For the last few weeks, I have been debating what to do with my dresser project. This project has been "on the table" for way too long; I don't even want to think about how long ago I started this. I painted oh, about eight coats on with my sprayer, and the furniture polish was still coming through a little bit when I last updated you. It took quite a while to figure out that this was what was happening. My mom had bought the dresser used for me, and put some dark furniture polish on it before she brought it to me. Apparently that stuff is STRONG because after those eight coats of paint, including two initial coats of primer, there is still some pink tinge coming through. I was so frustrated because I painted several other things while working on the dresser, usually to use up the last of the paint in the sprayer while I waited for a coat of paint on the dresser to dry. (I was very careful about keeping my sprayer clean, not letting any paint dry inside it.) Everything else that I painted took three coats of paint or less to look completely white and smooth. So, it has to be the furniture polish, right? Live and learn, I guess. This weekend, I finally got fed up with having half of my garage taken up with this dresser and the plastic sheeting hanging around it and decided, "it's good enough." Maybe this summer I will take it up again and do some more sanding and painting when I don't have to use vast amounts of electricity to heat the garage warm enough to paint, and when I don't care so much about using the garage for parking my car. So, here is the dresser in Sweet Pea's room.


Now that I have it inside, I actually feel pretty good about how it looks. I like the metal drawer pulls I chose, and the pink isn't really all that odd-looking, I think. Also, I am just happy that this piece of furniture makes the room complete. Eleven months after her birth my baby finally has a finished bedroom without any odd piles of stuff in the corner. The baskets on the shelves had been what we were using to store her clothes, but they were becoming too small. Now, they hold her toys! Yes, that is a trash can on top of the dresser. Sweet Pea loves to empty things, and she also puts everything in her mouth. And we also have a puppy. So, we have items in odd places so we can keep them out of reach of those two.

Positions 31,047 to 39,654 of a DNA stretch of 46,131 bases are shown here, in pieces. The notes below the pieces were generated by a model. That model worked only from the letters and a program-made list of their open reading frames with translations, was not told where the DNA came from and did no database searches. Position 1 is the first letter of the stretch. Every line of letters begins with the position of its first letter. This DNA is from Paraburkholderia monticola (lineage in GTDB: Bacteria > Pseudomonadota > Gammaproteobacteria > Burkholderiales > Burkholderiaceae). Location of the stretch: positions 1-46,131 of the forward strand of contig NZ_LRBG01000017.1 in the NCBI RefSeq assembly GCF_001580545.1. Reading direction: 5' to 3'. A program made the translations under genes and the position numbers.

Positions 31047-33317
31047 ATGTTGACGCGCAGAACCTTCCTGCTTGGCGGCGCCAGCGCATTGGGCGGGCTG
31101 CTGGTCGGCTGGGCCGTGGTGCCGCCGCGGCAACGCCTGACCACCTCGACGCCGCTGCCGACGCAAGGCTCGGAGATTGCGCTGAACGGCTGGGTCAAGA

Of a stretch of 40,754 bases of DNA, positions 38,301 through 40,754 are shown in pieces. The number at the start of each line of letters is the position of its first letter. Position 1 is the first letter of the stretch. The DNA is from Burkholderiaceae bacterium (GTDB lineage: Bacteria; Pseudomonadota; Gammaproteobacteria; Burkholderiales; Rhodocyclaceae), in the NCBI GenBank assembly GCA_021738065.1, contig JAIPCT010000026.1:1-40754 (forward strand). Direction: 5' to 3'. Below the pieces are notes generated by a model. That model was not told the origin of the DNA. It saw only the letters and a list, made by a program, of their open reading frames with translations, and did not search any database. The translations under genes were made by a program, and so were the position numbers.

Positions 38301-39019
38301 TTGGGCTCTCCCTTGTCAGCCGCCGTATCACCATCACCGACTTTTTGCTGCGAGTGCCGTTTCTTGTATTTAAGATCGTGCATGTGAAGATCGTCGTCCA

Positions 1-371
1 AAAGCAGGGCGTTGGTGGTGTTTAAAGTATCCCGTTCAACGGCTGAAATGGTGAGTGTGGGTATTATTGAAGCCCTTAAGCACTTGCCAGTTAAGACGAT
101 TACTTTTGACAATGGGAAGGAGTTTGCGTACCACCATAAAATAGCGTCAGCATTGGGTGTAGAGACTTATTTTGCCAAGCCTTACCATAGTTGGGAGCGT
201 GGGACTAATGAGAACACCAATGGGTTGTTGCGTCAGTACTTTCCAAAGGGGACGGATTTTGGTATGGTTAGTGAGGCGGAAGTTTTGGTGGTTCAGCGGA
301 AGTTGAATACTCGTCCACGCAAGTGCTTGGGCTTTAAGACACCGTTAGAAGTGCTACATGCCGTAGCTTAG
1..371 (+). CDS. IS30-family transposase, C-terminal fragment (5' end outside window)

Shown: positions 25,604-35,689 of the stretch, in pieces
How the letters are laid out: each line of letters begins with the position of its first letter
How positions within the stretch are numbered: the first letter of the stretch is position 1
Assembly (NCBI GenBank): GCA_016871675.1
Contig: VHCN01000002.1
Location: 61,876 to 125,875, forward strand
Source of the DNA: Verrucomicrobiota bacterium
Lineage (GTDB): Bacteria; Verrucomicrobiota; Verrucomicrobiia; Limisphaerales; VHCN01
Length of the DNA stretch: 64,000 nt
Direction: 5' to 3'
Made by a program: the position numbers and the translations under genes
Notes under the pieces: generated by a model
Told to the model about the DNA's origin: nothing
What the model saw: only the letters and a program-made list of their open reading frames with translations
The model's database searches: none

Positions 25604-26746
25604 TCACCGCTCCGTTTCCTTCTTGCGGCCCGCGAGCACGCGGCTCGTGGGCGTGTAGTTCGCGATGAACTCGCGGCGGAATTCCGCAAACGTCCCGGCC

And just for fun, one of the other things I painted while I had everything set up. This quilt stand has a cut-out that matches the pattern of our wedding quilt (the one in front). It was raw wood with some marks from stickers, and I really like how it looks white.


It sure feels good to have that space in my garage back! What do you think I should do with the dresser: strip it and re-paint it, strip it and stain it, or leave it how it is?

Thursday, January 21, 2010

Nifty Nappy Woolies and Diaper - WAHM Series

I ordered two wool longies from Nifty Nappy over the holiday. My order got lost in the holiday rush, and when owner/sewing master Vilate Thacker eventually found it, she offered to throw in a fitted diaper as well to make up for the delay. A fair deal, I thought. I was thrilled when the package arrived. One of the benefits of online shopping is that you get the rush of buying several times - first when you do the payment online, next when you see that it has shipped, and again and again every time you see the mail truck, until finally when it actually arrives and you get to open the package. Fluffy mail!

The wool longies, or "Nifty Knickers" as she calls them, are custom made to fit your little one based on measurements you send in, and at $16 each they are a steal for custom wool baby attire. We got one in red and one in purple, and Sweet Pea has already worn each several times. I really like putting her to bed in them because they are so warm and cozy. The seams are very strong; each one is sewed and then serged. Sweet Pea is super active right now so I had a hard time taking a photo of the longies on her, but here she is in the purple ones: